Economics of genetic improvement why countries should invest in genetic improvement programmes
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Economics of Genetic Improvement - Why countries should invest in genetic improvement programmes. Leo Dempfle International Consultant and Department of Animal Science University of Technology Munich/Germany.

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Economics of Genetic Improvement - Why countries should invest in genetic improvement programmes

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Economics of Genetic Improvement -Why countries should invest in genetic improvement programmes

Leo Dempfle

International Consultant


Department of Animal Science

University of Technology Munich/Germany

Performance (Phenotype) depends onGenetics and on the Environment (Management)Phenotype=f(Genetics)+f(Environment)P = G + EIf interactionsP = G + E + GxEP = G + E +GE

FAO-trial in PolandComparison of 10 Black and White strains (Israel, US, Canada, Netherlands, France, Germany, NZ, ...)US: 197.2 kg Fat + 182.7 kg Protein = 379.90 kg val. SolidsNS: 206.0 kg Fat + 180.1 kg Protein = 386.10 kg val. SolidsUS: valuable solids/100 kg body weight = 66NZ: valuable solids/100 kg body weight = 69Their might be some interactions. Superiority of NZ was stronger at lower plan of nutrition.Israel, Germany but Irland!!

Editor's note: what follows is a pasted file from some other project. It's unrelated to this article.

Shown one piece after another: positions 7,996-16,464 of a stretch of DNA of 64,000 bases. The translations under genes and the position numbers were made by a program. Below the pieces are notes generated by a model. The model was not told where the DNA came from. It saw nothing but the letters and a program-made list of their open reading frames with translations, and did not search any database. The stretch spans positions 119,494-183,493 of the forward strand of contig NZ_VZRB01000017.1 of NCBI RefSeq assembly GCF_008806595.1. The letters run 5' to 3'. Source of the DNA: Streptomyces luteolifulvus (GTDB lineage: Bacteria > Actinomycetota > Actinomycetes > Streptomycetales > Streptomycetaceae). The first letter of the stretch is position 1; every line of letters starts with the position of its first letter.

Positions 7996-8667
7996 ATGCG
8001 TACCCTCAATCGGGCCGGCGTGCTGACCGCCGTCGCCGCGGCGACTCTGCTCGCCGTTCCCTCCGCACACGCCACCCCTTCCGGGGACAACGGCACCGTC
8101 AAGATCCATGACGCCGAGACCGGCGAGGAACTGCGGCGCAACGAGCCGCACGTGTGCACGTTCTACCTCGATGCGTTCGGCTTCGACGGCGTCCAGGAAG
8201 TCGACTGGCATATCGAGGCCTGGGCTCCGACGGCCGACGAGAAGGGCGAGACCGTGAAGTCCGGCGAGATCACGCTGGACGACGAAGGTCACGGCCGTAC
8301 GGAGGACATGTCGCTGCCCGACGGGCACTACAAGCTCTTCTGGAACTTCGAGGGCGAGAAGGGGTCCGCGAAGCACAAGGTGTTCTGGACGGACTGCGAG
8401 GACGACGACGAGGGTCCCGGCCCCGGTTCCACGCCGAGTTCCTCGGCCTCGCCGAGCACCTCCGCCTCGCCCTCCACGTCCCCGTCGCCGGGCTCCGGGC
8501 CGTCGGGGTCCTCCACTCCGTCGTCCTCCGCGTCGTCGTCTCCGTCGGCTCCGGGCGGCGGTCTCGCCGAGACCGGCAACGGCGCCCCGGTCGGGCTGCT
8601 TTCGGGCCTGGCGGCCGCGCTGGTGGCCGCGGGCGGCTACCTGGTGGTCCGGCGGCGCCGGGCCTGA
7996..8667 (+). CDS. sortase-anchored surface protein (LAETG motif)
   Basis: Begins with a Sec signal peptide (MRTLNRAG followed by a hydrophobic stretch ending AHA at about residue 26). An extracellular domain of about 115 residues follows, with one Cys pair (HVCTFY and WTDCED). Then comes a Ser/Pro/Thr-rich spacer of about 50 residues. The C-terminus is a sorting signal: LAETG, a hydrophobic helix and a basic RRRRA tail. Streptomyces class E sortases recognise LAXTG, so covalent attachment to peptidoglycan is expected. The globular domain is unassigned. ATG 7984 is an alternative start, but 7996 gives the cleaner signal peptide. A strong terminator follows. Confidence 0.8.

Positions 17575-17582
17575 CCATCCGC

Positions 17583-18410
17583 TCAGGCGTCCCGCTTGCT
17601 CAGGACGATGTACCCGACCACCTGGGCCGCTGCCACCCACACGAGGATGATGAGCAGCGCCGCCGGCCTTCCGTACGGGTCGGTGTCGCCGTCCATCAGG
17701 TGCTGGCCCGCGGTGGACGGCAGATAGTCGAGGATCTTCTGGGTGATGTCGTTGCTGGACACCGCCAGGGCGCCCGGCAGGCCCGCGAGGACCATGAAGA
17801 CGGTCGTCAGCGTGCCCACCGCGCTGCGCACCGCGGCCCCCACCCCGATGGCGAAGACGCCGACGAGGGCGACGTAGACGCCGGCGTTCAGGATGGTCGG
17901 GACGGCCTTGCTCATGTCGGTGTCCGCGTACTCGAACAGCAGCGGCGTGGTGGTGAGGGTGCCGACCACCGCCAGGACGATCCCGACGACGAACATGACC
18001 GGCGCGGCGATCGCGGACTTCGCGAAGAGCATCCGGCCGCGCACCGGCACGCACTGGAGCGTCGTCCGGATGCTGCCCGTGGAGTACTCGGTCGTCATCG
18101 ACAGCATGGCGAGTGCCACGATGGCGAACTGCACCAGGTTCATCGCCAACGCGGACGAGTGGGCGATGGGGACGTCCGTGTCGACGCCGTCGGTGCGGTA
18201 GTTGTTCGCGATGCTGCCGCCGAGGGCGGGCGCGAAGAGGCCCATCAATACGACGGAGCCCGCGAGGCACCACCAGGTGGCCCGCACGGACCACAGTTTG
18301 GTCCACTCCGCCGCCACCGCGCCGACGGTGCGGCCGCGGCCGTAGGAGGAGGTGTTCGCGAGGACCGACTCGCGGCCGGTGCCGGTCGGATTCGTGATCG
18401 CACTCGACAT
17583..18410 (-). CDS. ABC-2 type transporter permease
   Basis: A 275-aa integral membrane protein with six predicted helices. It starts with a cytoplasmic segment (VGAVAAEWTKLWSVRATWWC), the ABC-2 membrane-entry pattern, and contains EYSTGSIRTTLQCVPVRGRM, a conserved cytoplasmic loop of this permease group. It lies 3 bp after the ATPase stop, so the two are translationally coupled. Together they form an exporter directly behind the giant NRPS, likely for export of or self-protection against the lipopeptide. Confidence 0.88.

• Carful of data interpretations!

  • Compare FAOSTAT Data and what we found in our TCP!

  • Conclusion:

  • Level of production is mainly an indicator of environment (management) not of genetics

  • Because of interaction it is hard to precisely predict the performance in the importing country

What is special of genetic improvement programmes?

Negative side:

Genetic improvement is slow with only small increments (eg 1% of the mean), except for importing genetic progress


For a private entrepreneur it is difficult to recover the costs

On the other hand, genetic improvement has some remarkable positive properties, like being




which is very favorable for the economics of it

This is the result of a single cycle of selection (stopping after the first cycle).Progress is permanent!Compare that with nutrition!

Repeating the selection cycle year after year you add new genetic progress on the old genetic progress.Progress is cumulative!

Breeding is usually carried out in a small nucleus and is then multiplied.Progress is multiplicative!

Analysing one cycle of selection

  • The Net present value of one cycle of selection (per generation or per year)

  • NPV = -c + )H x N x 15

  • c cost depends on the size of the nucleus, and on other cost factors

  • )H measures the additional revenue per year and animals

  • N is the size of the commercial population

  • 15 depends on time horizon and interest rate

Who will run the nucleus?

  • No patents

  • No intellectual property rights

  • Can make money by selling breeding animals only - But then you can get easily competition

  • Private good become very quickly a common (public) good

What Solutions?

  • Former time Germany (similar in most European countries):

    Animal Breeding Law

    Every farmer had to use a licenced bull

    Only a recognised breed societies could produce licenced bulls

    In addition

    Up to 3 quarters of the cost of Recording was paid by the State

  • Nowadays mainly AI (close to 90 %)

  • But state is still contributing to the recording

  • US: some support eg estimation of breeding values

  • NZ: Dairy industry depends most heavily on export. All dairy farmers depend on the competitiveness on the world market